Hack74.Set Up an Ad Hoc WiFi Network


Hack 74. Set Up an Ad Hoc WiFi Network

Don't have a WiFi router handy, but want to set up a network among multiple PCs? It's easy to do using the ad hoc networking built into XP.

There are times when you don't need a network to share a single Internet connection. Instead, you just want to share files, use the printer of another PC, send and receive instant messages; in other words, do pretty much everything you can do on a network.

But what if you want to do all that and you don't have a router?

You can set up an ad hoc network, in which you connect on a peer-to-peer basis with other computers and PDAs. You don't need any extra software for it. The capability is built right into XP.

All you need are WiFi-equipped PCs. To establish an ad hoc network, first one PC does the basic setup and then the rest of the PCs connect to that ad hoc network.

On the PC that's setting up the network, double-click the Wireless Network icon in the system tray. Click the Properties button, and then click the Wireless Networks tab. Click the Add button and make sure you're on the Association tab. The screen shown in Figure 7-30 appears.

Figure 7-30. Getting an ad hoc network started


Type a name for your network in the SSID box. At the bottom of the screen, check the box next to "This is a computer-to-computer (ad hoc) network; wireless access points are not used."

If you're not using encryption to protect the ad hoc network, choose Disabled from the "Data encryption" drop-down box. If you are going to use encryption, follow the instructions in [Hack #69] .

Click OK and then OK again. Your network is now set up. Even though you've set it up, it won't be visible to you. But it will be visible to people nearby, and they can easily connect to it.

On each PC that you want to connect to the network, right-click the Wireless Network icon in the system tray and choose View Available Wireless Networks. You should see the SSID of the network you've just set up. To connect to the network, just click the Connect button. Depending on how you've set up your PC's security, you can now share files, browse each other's hard disks, send messages, use each other's printers, and so on.

If for some reason another PC doesn't find your ad hoc network, you'll need to check that second computer's wireless settings. It might be set up to hide ad hoc networks. Double-click the Wireless Network icon in the system tray, click the Properties button, and then click the Wireless Networks tab. On that tab, click Advanced to display the dialog box shown in Figure 7-31. Make sure you haven't selected "Access Point (infrastructure) networks only." Then click Close. Now the network will show up.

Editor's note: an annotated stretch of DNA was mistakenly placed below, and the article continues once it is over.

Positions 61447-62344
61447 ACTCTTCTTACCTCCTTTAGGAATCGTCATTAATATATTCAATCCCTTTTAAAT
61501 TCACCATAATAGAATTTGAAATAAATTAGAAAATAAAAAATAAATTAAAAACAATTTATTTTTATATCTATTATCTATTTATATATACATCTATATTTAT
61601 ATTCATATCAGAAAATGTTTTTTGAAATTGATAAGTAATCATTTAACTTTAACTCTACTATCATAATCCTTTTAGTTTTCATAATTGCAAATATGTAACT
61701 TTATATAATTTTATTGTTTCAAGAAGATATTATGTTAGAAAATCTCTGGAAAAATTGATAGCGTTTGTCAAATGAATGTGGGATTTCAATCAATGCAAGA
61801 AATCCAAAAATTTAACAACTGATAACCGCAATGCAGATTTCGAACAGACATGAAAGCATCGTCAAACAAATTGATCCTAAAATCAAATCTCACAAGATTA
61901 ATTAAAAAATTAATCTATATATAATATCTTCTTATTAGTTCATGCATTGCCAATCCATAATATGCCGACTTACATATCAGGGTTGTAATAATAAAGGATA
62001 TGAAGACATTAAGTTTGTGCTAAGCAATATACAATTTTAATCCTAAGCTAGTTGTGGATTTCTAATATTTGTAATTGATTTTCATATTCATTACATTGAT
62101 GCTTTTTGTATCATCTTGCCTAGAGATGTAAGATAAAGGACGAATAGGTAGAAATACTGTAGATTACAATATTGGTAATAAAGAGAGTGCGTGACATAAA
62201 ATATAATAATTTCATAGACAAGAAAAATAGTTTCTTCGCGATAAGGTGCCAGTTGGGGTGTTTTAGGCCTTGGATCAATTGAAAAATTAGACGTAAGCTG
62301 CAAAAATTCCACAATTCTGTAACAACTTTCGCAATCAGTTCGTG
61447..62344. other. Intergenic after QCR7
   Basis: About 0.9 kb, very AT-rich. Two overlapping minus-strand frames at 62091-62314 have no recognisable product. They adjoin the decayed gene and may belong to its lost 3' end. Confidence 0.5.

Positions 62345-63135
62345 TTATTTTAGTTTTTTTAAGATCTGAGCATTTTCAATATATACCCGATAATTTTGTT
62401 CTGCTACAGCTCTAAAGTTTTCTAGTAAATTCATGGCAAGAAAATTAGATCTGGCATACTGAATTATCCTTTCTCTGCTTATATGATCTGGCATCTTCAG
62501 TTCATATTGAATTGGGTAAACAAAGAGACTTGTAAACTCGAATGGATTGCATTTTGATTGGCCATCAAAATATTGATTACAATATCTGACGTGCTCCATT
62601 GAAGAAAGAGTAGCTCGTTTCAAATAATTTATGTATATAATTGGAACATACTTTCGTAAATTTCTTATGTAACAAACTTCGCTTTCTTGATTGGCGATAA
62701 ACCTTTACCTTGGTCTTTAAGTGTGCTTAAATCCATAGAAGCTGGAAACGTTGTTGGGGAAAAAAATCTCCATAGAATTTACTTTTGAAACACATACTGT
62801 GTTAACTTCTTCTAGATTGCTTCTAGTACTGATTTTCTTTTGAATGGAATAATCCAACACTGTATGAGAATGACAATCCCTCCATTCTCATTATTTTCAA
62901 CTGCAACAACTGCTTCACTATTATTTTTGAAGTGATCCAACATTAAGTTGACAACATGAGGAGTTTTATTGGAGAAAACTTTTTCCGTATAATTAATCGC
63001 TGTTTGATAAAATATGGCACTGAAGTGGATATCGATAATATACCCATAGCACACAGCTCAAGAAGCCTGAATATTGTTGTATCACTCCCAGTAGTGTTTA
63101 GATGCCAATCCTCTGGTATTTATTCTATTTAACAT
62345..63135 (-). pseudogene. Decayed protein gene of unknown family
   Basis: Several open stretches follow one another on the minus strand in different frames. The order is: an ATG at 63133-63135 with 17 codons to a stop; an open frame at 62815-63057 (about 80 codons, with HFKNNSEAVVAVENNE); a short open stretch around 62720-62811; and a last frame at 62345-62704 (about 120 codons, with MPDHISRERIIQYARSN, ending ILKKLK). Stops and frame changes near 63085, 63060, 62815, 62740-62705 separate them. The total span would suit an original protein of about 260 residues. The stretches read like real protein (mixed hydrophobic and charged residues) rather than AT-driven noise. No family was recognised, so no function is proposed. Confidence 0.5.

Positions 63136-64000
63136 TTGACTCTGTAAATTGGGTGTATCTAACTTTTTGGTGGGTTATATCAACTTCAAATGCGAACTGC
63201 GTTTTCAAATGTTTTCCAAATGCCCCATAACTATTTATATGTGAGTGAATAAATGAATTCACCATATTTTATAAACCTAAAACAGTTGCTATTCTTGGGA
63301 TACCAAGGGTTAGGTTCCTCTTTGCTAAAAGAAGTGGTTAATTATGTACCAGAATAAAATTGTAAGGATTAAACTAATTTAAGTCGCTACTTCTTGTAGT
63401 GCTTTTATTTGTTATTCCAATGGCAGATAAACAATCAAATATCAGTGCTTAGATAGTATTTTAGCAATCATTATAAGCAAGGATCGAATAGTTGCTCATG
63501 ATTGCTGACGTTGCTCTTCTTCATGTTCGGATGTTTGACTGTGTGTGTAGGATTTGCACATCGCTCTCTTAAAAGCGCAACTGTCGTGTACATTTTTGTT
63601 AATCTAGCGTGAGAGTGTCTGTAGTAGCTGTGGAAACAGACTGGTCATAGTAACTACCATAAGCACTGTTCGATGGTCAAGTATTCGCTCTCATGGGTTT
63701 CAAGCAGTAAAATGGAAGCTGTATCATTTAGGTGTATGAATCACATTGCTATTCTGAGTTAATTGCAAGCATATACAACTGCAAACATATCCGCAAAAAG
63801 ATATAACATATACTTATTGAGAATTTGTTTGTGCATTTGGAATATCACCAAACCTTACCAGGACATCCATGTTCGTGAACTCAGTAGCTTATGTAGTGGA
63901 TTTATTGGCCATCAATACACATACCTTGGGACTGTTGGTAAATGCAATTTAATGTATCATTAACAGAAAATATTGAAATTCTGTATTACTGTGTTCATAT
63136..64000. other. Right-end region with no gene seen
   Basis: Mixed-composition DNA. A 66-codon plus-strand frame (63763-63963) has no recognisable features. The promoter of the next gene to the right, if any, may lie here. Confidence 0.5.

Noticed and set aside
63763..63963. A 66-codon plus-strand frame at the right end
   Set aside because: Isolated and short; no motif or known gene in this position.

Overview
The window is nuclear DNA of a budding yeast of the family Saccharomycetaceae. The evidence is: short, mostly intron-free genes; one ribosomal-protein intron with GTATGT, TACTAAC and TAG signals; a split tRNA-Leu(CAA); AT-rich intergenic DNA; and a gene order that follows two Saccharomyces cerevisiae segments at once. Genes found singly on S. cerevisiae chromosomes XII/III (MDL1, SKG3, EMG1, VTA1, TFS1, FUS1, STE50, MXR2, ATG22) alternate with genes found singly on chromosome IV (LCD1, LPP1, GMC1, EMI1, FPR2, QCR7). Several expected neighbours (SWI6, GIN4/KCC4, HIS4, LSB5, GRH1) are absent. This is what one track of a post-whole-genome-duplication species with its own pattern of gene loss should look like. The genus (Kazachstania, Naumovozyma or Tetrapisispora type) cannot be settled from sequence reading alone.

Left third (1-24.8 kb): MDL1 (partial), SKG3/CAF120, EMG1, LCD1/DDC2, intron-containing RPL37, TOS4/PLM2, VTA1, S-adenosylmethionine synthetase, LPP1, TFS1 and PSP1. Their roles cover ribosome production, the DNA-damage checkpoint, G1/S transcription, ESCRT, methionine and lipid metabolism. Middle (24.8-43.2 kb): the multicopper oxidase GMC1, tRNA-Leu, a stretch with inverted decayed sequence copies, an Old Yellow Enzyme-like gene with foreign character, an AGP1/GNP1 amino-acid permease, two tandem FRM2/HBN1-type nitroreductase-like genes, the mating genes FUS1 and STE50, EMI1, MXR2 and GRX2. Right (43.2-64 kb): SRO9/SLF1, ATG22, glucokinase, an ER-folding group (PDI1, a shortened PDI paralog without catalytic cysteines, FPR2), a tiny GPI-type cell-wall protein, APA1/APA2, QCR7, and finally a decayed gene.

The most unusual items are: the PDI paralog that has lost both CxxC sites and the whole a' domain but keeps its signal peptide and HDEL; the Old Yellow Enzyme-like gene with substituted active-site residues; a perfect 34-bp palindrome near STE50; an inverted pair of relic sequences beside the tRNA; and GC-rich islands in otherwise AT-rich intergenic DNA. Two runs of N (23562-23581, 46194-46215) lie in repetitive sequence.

Figure 7-31. Deselecting "Access Point (infrastructure) networks only" to see any nearby ad hoc networks


Because there is no router for the network, there's no DHCP server, but all PCs on the network get temporary IP addresses called link local addresses, ranging from 169.254.0.0 through 169.254.0.16.

7.11.1. Bluetooth File Transfers

Bluetooth also allows you to set up ad hoc networks. In fact, by their very nature, Bluetooth connections are in essence ad hoc networks. So, every time you set up a Bluetooth connection, you're setting up an ad hoc network. For details, see [Hack 72] and [Hack #73] .

To transfer files between two PCs with Bluetooth, first pair the PCs [Hack #73] . Then, from one PC, right-click the other paired PC and choose Discover Available Services. You'll see a file transfer icon. Double-click it. Depending on the security settings, you might be prompted to enter a PIN. If so, you'll use the same PIN on both PCs.

Bluetooth is much slower than WiFi when it comes to file transfersfrom 100Kbps to a maximum of 750Kbps, compared to up to 54Mbps for the 802.11g version of WiFi.


The other PC will now show up in My Bluetooth Places, and now you can navigate through it to transfer files from it to your PC.

7.11.2. Hacking the Hack

You can use an ad hoc network to share a single Internet connection among multiple users. In that case, the user that sets up the ad hoc network configures his PC to allow others to share his Internet connection. Then, when other PCs connect to the ad hoc network, they can get onto the Internet. Of course, to be able to do this, the PC has to have a live Internet connection, such as a broadband cable modem or DSL modem connection.

On the PC that set up the ad hoc network, right-click My Network Places and choose Properties. The Network Connections dialog box appears. Right-click the wireless connection and choose Properties. Click the Advanced tab to bring up the dialog box shown in Figure 7-32.

Figure 7-32. Sharing your ad hoc network's Internet connection with others


Check the box next to "Allow other network users to connect through this computer's Internet connection" and click OK. Don't check the box next to "Allow other network users to control or disable the shared Internet connection," unless you want to give them that kind of control over the connection. Then click OK again.

If you have servers or network services on your PC that you want to give others access to, such as FTP servers and mail servers, click the Settings button and put checks next to each server or service. Then click OK and OK again.

When you do all this, your PC will function like a DHCP server and hand out private network addresses to the other PCs accessing the Internet. In essence, you're turning your PC into a wireless router.



    Windows XP Hacks
    Windows XP Hacks, Second Edition
    ISBN: 0596009186
    EAN: 2147483647
    Year: 2003
    Pages: 191

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